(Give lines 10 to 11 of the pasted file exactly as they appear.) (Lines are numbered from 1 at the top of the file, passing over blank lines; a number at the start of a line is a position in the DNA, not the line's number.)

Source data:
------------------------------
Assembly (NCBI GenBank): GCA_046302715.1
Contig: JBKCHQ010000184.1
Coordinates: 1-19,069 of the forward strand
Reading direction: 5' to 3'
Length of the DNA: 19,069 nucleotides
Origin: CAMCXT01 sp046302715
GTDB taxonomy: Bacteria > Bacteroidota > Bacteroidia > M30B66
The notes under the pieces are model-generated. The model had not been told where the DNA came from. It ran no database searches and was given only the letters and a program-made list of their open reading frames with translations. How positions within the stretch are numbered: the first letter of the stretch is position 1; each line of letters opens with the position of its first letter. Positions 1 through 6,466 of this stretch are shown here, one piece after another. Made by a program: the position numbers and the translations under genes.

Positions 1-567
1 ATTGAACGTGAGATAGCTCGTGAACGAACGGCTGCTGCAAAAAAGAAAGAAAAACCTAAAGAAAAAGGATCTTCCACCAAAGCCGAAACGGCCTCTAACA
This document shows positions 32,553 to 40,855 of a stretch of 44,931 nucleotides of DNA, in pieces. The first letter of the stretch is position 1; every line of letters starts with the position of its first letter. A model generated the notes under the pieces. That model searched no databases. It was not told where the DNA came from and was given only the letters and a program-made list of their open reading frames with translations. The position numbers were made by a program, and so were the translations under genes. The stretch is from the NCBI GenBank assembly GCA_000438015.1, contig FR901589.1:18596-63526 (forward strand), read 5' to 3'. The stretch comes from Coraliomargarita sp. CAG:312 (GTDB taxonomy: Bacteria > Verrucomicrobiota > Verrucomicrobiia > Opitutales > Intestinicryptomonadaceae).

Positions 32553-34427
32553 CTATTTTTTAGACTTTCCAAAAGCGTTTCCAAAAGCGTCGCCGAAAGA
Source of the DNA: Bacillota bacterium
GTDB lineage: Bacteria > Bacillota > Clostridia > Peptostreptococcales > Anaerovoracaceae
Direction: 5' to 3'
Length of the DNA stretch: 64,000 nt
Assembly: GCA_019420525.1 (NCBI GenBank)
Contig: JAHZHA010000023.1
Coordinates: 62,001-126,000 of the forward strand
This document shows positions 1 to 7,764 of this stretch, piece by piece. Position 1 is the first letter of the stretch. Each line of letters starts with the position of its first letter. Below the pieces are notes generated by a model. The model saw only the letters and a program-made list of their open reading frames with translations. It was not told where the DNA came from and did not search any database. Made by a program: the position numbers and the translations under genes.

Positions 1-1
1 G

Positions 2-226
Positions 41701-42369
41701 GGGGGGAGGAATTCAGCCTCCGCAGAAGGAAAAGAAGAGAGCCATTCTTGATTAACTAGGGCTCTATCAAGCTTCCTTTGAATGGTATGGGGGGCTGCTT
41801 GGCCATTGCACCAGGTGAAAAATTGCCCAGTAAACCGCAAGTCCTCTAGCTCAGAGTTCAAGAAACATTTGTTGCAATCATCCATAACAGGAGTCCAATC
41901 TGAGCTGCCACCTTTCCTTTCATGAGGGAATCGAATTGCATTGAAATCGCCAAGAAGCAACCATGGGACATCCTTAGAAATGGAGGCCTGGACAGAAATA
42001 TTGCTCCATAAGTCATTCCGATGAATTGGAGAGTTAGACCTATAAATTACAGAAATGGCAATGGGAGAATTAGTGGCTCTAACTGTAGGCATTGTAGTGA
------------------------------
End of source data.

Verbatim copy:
1 ATTGAACGTGAGATAGCTCGTGAACGAACGGCTGCTGCAAAAAAGAAAGAAAAACCTAAAGAAAAAGGATCTTCCACCAAAGCCGAAACGGCCTCTAACA
This document shows positions 32,553 to 40,855 of a stretch of 44,931 nucleotides of DNA, in pieces. The first letter of the stretch is position 1; every line of letters starts with the position of its first letter. A model generated the notes under the pieces. That model searched no databases. It was not told where the DNA came from and was given only the letters and a program-made list of their open reading frames with translations. The position numbers were made by a program, and so were the translations under genes. The stretch is from the NCBI GenBank assembly GCA_000438015.1, contig FR901589.1:18596-63526 (forward strand), read 5' to 3'. The stretch comes from Coraliomargarita sp. CAG:312 (GTDB taxonomy: Bacteria > Verrucomicrobiota > Verrucomicrobiia > Opitutales > Intestinicryptomonadaceae).